Fintechs: 4 pointers to secure your own bright future.

The economy and COVID-19

With large swathes of society working from home, schools shuttered, and the entertainment sector shut down, the economy is taking a big hit. We’re quickly diving deep into a big economic shock and long-term recession. International trade and travel have diminished. Supply chains are distorted as factories and borders are closed. Given a decline in demand, plus government measures to protect public health, whole sectors face a sudden, sharp decline in revenue. Whilst there are large differences between sectors, this will impact the entire economy. Governments have announced large aid-packages, but this will only help curb some of the shock.

Given this scenario, it’s easy to understand the fintech community is also facing losses.

 

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Good news for fintechs: banks still buy technology

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Selling has everything to do with helping your customers buy, as we wrote earlier in this blog post about changing your mindset. But markets have changed as a result of coronavirus and the $64,000 question now is if - and how - your customers in the financial services industry have changed their buying behaviour.

If they have, you need to adapt to address this change in demand. After all, understanding the buying process is crucial to doing business.

What do we notice in the financial services industry?

Many B2B scale-ups are looking for funding to extend their runway. But if they want to continue to sell to the financial services industry, they need to be aware of the changes that are taking place. Banks have indicated that both strategic project funding and normal technology expenditure are at a regular or even higher levels, but it is important to establish the position of each individual customer.

Selling is all about helping your customers buy and you cannot do this if you are unaware of your customers' attitudes regarding investments. We decided to dive deeper into the current buying processes in the financial services industry and share our findings with you.

First things first: business continuity

Companies in the financial services industry are fully focused on business continuity. Market volatility means decisions are being made quickly - accelerating the buying process - and only once business continuity is assured are companies considering other areas of technology investment.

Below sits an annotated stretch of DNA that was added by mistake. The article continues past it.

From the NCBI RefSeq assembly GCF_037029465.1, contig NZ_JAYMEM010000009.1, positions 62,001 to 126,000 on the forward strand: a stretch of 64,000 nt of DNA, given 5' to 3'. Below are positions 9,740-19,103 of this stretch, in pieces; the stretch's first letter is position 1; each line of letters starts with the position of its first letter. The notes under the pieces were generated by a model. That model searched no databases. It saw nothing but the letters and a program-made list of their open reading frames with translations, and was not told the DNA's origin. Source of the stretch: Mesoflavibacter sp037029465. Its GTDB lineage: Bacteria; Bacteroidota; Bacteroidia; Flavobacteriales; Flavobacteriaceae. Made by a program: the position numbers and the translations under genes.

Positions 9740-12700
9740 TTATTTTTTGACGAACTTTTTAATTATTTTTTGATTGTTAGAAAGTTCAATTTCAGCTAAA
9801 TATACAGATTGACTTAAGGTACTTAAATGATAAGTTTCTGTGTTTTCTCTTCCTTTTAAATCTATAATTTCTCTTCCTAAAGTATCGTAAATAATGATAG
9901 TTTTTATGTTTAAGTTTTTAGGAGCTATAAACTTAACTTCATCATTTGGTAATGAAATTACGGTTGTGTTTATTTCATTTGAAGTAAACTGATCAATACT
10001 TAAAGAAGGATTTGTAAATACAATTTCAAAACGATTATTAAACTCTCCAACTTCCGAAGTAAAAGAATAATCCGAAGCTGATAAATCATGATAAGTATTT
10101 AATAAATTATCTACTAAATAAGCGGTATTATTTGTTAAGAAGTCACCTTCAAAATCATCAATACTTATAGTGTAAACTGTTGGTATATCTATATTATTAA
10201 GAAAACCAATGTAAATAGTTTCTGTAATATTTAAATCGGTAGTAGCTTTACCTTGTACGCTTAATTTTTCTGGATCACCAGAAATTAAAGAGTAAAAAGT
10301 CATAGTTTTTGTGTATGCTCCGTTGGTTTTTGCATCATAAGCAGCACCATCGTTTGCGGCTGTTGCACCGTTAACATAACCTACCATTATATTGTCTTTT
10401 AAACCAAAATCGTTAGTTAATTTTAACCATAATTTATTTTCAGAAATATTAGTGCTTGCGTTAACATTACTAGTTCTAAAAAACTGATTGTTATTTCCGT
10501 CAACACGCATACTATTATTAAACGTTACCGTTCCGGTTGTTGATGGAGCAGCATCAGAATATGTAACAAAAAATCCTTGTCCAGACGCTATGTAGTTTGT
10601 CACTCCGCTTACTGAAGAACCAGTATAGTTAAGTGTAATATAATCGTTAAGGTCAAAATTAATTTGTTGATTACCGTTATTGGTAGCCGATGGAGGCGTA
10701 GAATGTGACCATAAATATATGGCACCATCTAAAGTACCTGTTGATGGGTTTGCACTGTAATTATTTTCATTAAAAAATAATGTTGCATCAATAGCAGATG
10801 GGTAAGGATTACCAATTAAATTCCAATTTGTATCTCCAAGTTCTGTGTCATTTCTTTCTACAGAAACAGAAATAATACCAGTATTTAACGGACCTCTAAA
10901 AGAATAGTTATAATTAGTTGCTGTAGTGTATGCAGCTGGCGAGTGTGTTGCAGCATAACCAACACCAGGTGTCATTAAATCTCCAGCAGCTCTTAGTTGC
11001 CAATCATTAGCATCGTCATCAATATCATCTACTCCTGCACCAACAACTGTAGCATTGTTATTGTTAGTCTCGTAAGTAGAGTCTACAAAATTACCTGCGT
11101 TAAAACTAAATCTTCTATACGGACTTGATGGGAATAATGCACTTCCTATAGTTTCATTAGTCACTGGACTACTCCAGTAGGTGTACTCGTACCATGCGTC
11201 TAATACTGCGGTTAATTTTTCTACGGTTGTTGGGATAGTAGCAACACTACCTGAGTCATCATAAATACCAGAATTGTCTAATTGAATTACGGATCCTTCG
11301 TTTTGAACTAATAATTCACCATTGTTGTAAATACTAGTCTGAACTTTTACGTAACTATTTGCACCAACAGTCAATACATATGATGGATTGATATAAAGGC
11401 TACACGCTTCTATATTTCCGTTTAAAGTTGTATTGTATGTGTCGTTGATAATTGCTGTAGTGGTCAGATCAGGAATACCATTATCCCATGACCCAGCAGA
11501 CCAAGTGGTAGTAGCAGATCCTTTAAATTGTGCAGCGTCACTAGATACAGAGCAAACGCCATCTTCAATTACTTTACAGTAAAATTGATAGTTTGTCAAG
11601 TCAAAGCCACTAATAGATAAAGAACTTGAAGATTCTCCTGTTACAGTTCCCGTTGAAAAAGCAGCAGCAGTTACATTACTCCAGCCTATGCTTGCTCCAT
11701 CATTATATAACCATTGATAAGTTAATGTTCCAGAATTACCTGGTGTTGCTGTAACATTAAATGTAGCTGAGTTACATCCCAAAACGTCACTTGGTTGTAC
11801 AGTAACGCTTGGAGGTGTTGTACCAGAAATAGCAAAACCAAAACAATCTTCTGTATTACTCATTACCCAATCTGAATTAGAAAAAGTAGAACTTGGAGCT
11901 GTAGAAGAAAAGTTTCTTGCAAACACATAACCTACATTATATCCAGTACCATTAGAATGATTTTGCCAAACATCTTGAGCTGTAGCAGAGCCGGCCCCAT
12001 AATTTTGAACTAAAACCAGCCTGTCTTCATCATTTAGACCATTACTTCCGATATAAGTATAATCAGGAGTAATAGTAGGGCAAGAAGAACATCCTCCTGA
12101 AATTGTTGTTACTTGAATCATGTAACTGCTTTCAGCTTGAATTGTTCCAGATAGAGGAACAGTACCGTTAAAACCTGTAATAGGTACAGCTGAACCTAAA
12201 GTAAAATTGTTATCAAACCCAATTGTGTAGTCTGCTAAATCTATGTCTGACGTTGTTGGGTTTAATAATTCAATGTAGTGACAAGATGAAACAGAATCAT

The current landscape of spendings in favour of technology

When it comes to regular IT expenditure it is business as usual. Decisions about technology investments are being made quickly and meetings are more productive thanks to digital communication and collaboration. IT departments are proving they actually can move rapidly!

Steps into the digital world are being taken more quickly a trend that is benefitting digitization projects immensely. Financial services companies are forced to engage digitally with their clients and internally, greater use of digital communication has compelled companies to build new systems or upscale analogue processes. Decision-making regarding digitization projects has also become quicker since nobody can now dispute digital necessity. On top of this, IT departments have proved with business continuity that they are able to act quickly and implement fast, clearing the path for accelerated digital expenditure and execution.

When we dive deeper into the organization, however, we see a more mixed picture, especially when it comes to strategic projects (by strategic projects we mean projects that change business models, critical processes or the organization).

The good news: strategic projects are continuing, albeit as agile change initiatives rather than ‘big bang’ projects. Looking at this through the lens of changing buyer behavior, we see that decision making is speeding up because of budgetary pressure.In some cases, for example, companies are engaging only one vendor in the pilot or selection process (instead 2 or 3).

On the other hand, decision making may take longer since companies are more diligent and focused on what they buy. A practical challenge regarding strategic projects is that many financial services companies still require ‘wet’ signatures, which can lead to delays in the start of new projects.

Get creative!

Buying behaviour in the financial services industry has changed, but what about the buying committee? Knowing who is part of the decision making process and how to contact those who influence the buying process is vital, so it is encouraging that banks are using the same DMU or buying committee.

It is also important to note that with physical meetings being out of the question for now, contact with vendors is taking place digitally and by phone. E-mail is not an option: financial services companies have changed their firewalls to block spam from vendors, so you will need to find new and creative ways to engage with your buyers.

How to react correctly to those changed buying processes?

So now that you know the financial services industry is still buying and doing it digitally, the next step is to optimize your digital and virtual sales capabilities. Looking to get a head start? Give us a call, or rather, … drop us a line.

ABOUT THE AUTHOR
Brian van Wachem

Co-founder and managing director of RedSnap Inc.. Brian has built a proven track record in commercial roles within the global tech and financial services industry. He worked as a board member for a FinTech 50 startup as well as an executive in (at that time) the biggest technology company in the world, both in Europe and Asia. Brian’s specialism is developing and implementing business development strategies within technology scale ups. He is passionate about sports and currently occupied with training for the triathlon.
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